440 ELLIOTT HALL
Fax: (248) 370-4275
Chairperson: Anandi P. Sahu
Professor emeritus: Eleftherios N. Botsas
Professors: Addington Coppin, Sherman Folland, Oded Izraeli, Kevin J. Murphy, Anandi P. Sahu, Jonathan Silberman, Miron Stano
Associate professors: Nivedita Mukherji, Ram Orzach, Kasaundra Tomlin, Ronald L. Tracy
Assistant professors: Fuad Hasanov, Xie Zhu
Chief adviser: Anandi P. Sahu
The Department of Economics offers a variety of programs for undergraduate students interested in economics: a Bachelor of Arts with a major in economics, a Bachelor of Science with majors in economics and business economics (see the School of Business Administration portion of this catalog) and a Bachelor of Science with a major in actuarial science that is jointly offered with the Department of Mathematics and Statistics.
The economics curriculum teaches students the concepts and tools of economic analysis, while providing them with the breadth and flexibility of a broad general education degree. Students learn how economic analysis can be applied to major problems facing individuals, businesses, the nation and the world today. A major in economics prepares students for the workplace of the future, which will require workers who are flexible, adaptable to change and who can propose practical solutions to solve problems quickly.
Besides preparing students for a career in the public and private sector, an education in economics is excellent preparation for law school, graduate school in public administration or economics, or a Master of Business Administration (MBA) program. Economics is a flexible choice for students seeking a rigorous, well-respected and relevant major without specializing in a narrowly defined area.
The Bachelor of Arts degree with a major in economics allows a student to pursue a liberal arts education while providing a background that businesses considers appropriate for most entry-level management positions. The Bachelor of Science degree with a major in economics has additional requirements in business and economics while providing educational and career flexibility not offered by a degree in business. The minor in economics is useful for liberal arts majors with an interest in business and for business majors who want to demonstrate their solid grounding in economics, the foundation for a business degree. The Bachelor of Science with a major in actuarial science prepares students for jobs in actuarial science as well as provides them with the educational background necessary to pursue an advanced degree in economics, mathematics, statistics, or business administration.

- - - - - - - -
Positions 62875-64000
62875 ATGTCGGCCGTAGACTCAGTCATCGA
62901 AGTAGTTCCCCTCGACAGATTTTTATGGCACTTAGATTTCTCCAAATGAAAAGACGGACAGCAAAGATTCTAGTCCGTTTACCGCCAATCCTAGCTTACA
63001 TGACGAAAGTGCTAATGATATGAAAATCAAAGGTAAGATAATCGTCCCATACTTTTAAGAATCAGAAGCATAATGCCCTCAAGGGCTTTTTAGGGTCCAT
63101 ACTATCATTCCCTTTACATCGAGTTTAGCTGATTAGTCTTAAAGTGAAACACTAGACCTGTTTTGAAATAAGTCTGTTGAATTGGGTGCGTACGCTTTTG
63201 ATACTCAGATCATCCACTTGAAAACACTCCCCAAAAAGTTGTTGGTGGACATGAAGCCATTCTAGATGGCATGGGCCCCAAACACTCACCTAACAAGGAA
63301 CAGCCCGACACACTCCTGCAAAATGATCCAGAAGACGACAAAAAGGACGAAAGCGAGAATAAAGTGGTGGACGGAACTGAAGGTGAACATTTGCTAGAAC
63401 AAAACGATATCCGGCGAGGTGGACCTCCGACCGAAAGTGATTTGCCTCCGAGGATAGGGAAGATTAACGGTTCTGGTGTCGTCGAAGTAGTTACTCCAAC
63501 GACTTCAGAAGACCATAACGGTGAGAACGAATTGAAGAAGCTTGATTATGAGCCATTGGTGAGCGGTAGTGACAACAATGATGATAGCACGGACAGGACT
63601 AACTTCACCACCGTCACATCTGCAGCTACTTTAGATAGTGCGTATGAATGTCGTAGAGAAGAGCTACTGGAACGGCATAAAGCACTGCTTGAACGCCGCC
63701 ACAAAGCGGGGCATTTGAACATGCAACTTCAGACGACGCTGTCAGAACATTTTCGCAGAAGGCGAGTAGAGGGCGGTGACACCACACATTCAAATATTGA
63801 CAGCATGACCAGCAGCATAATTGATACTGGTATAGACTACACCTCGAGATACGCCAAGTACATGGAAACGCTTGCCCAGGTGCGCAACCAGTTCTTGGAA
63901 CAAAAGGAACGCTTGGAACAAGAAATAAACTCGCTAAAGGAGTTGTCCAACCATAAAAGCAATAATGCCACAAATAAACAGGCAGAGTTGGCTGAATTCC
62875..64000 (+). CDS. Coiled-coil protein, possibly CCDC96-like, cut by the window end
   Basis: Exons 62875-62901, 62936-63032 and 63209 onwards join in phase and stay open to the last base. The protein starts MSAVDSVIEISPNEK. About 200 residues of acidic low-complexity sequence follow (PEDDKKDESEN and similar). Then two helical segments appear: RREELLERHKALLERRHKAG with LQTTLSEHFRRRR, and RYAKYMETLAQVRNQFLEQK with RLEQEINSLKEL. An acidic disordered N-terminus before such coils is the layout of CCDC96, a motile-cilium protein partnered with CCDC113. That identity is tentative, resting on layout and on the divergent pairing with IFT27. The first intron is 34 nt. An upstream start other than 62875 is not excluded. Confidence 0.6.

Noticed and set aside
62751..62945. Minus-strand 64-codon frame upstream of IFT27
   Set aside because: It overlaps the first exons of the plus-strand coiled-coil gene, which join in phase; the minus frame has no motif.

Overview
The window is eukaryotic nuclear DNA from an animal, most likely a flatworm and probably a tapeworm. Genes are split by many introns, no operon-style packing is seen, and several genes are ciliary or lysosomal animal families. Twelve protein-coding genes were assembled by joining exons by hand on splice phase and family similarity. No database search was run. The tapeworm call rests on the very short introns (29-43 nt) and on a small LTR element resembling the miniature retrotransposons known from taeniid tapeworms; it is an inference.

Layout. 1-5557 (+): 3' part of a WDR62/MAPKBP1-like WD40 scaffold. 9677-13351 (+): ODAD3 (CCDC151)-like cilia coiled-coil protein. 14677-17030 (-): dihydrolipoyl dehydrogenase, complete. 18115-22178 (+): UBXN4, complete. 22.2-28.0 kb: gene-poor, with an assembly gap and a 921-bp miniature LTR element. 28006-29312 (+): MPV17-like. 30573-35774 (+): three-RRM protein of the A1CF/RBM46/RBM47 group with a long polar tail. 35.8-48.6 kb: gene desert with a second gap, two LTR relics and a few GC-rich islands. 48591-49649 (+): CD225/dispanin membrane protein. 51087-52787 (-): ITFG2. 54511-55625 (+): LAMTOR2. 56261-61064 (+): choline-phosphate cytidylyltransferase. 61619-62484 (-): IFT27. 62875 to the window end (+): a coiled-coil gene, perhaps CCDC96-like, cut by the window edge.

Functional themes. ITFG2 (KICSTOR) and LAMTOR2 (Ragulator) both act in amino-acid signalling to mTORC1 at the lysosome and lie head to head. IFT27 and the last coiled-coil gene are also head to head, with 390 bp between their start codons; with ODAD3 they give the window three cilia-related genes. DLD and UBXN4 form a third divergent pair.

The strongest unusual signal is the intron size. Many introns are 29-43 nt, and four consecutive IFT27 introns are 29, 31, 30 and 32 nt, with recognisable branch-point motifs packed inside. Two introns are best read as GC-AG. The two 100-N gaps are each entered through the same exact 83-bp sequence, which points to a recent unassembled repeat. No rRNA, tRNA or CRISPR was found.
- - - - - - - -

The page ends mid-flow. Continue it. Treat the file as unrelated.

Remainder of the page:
Students who are interested in attending graduate school in economics should see the department chairperson or an economics faculty mentor at an early stage of their undergraduate program. Academic advisers in the School of Business Administration (for B.A. and B.S. degrees) and the College of Arts and Sciences (for B.A. degree) or the chairperson of the Department of Economics do general student advising.
Economics majors are eligible for departmental honors if their grade point average in all economics and other courses taken from the School of Business Administration is 3.33 or above.
Promising economics students may be invited to join Omicron Delta Epsilon, a national economics honor society.
Economics Major Electives
Choose six economics electives at the 3000-level or above, one or more of which must be at the 4000 level. No more than 3 credits of ECN 4996 may be counted as electives. Students taking ECN 1500 before ECN 2000 or ECN 2010, and who subsequently become economics majors, should talk to the department chairperson.
Students may substitute one of the following courses for an economics elective: ACC 2000, ORG 3300, ORG 3310, MIS 3000, MKT 3020, POM 3430, or a social science course (PS 3310, SOC 3600), or another course approved by the Department of Economics chairperson. Note: students must meet any course prerequisites before taking these courses.
Schedule of Classes
Specific offerings for each semester may be found in the Schedule of Classes.